Slovak media organisations plan joint online paywall

 

SLOVAKIA’S leading media organisations have agreed on a new common paywall for their online offerings, charging users a €2.90 monthly flat fee for access.

Piano Media, a consultancy based in Bratislava, has convinced nine Slovak television companies and newspaper publishers to place their content behind the paywall in exchange for a share of the profit from subscriptions.

The start-up says it hopes to “change the paradigm” of web publishing for users – by providing a one-off registration – and for publishers by passing on valuable subscriber data crucial to attracting advertisers.

The project is based on the hope that, though used to free content, web users are not opposed to paying for quality news, information and entertainment.

“I think people will pay when it’s convenient,” said Thomas Bella, CEO of Piano Media. “At the moment it’s not very convenient to pay for each newspaper or even for a site if you just want to read one article.”

Piano Media, a privately owned company, draws its inspiration from cable television subscriptions, where users make one payment and profits are paid out behind the scenes to content providers.

After launching a two-week trial on Monday, Piano will begin charging for access from May.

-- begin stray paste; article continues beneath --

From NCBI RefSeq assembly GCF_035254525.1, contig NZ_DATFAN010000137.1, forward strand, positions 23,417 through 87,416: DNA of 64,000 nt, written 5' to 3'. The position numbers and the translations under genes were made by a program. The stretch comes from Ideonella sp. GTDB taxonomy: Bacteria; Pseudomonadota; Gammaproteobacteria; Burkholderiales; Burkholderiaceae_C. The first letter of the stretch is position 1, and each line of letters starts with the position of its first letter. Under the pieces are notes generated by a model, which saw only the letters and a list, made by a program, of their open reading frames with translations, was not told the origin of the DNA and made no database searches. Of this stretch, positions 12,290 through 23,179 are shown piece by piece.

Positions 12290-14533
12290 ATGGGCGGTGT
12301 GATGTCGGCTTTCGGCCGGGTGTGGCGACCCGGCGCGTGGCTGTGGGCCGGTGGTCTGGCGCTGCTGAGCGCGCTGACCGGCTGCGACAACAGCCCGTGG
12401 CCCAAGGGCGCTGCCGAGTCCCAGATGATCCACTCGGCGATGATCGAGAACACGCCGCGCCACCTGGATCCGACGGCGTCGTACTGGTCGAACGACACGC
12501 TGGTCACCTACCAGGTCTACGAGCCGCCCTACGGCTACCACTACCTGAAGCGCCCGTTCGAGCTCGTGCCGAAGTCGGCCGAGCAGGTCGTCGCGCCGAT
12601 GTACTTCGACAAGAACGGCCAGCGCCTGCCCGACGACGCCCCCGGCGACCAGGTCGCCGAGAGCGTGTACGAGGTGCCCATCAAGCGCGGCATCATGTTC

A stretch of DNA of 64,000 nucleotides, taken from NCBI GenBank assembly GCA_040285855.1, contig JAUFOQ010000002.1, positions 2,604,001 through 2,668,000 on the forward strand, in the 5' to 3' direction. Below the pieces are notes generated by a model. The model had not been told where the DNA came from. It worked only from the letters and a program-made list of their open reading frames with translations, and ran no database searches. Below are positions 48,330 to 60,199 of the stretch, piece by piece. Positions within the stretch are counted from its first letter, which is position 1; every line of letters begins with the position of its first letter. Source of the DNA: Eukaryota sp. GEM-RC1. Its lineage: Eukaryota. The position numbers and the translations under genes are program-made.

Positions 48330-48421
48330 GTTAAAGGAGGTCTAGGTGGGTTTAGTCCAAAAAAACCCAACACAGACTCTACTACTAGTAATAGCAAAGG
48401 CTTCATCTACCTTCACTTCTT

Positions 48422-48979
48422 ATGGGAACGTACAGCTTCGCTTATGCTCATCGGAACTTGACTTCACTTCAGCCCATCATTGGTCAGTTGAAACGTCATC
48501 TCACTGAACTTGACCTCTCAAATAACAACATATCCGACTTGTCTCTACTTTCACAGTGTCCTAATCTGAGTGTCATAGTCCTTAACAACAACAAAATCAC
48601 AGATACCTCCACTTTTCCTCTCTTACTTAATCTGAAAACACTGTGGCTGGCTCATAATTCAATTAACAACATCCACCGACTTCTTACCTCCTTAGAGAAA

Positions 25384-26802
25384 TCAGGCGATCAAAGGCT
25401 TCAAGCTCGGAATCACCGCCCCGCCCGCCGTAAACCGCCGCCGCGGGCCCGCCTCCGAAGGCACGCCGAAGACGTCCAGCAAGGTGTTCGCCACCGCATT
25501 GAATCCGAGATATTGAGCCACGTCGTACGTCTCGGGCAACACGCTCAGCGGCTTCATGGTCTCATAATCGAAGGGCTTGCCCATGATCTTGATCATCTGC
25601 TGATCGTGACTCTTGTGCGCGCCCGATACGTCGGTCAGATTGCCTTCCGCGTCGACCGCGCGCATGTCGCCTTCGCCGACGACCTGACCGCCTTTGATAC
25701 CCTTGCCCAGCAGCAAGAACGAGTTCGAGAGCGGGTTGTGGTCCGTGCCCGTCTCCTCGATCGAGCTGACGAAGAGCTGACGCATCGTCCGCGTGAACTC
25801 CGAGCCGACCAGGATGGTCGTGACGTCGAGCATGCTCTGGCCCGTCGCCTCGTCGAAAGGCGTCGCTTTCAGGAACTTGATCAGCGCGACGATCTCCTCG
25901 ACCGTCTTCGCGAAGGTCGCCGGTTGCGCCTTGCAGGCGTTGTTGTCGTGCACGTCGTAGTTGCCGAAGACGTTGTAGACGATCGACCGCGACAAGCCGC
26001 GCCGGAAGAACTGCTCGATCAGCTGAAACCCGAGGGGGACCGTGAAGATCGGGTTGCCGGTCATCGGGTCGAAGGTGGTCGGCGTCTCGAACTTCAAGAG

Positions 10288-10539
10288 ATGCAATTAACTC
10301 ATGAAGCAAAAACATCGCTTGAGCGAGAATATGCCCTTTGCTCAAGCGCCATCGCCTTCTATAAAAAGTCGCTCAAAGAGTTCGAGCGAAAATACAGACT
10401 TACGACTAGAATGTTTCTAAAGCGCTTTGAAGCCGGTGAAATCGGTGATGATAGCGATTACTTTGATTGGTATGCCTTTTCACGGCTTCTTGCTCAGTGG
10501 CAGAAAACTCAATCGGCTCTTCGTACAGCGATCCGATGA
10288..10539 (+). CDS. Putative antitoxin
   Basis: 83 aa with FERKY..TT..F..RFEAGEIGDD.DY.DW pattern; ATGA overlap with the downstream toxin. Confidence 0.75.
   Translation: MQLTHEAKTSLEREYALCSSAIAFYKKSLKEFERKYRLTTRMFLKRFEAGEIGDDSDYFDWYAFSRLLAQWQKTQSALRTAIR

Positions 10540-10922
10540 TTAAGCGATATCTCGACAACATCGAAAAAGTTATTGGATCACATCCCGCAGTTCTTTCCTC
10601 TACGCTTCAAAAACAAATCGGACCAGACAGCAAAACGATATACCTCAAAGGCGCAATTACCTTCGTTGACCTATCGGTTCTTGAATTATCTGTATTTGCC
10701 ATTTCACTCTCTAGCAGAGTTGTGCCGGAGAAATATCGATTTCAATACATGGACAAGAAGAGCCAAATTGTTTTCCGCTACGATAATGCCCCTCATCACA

Piano spent a year convincing most of the big media players in Slovakia to come on board. Participants include the most popular daily, SME; Pravda, the country’s oldest newspaper, and private television company TV JOJ. Also included are sports and business dailies and a news weekly.

The media organisations have agreed to provide limited content for a test phase before deciding whether to go behind the pay wall in full.

Already the radical business shift has sparked a lively discussion in Slovakia about freedom of information. But Mr Bella says he is not convinced about the dangers of putting information behind a pay wall.

“Information wants to be free but people are forgetting that it is not free as in beer but free as in freedom,” he said. “It shouldn’t just have a real price, but it should offer a choice of opinions. A lot of media are in a bad state and, if they went bankrupt there would be less opinion to choose from.”

Many newspapers and media organisations have experimented with paywalls, though with mixed results.

The New York Timeshas just introduced an online paywall for the second time.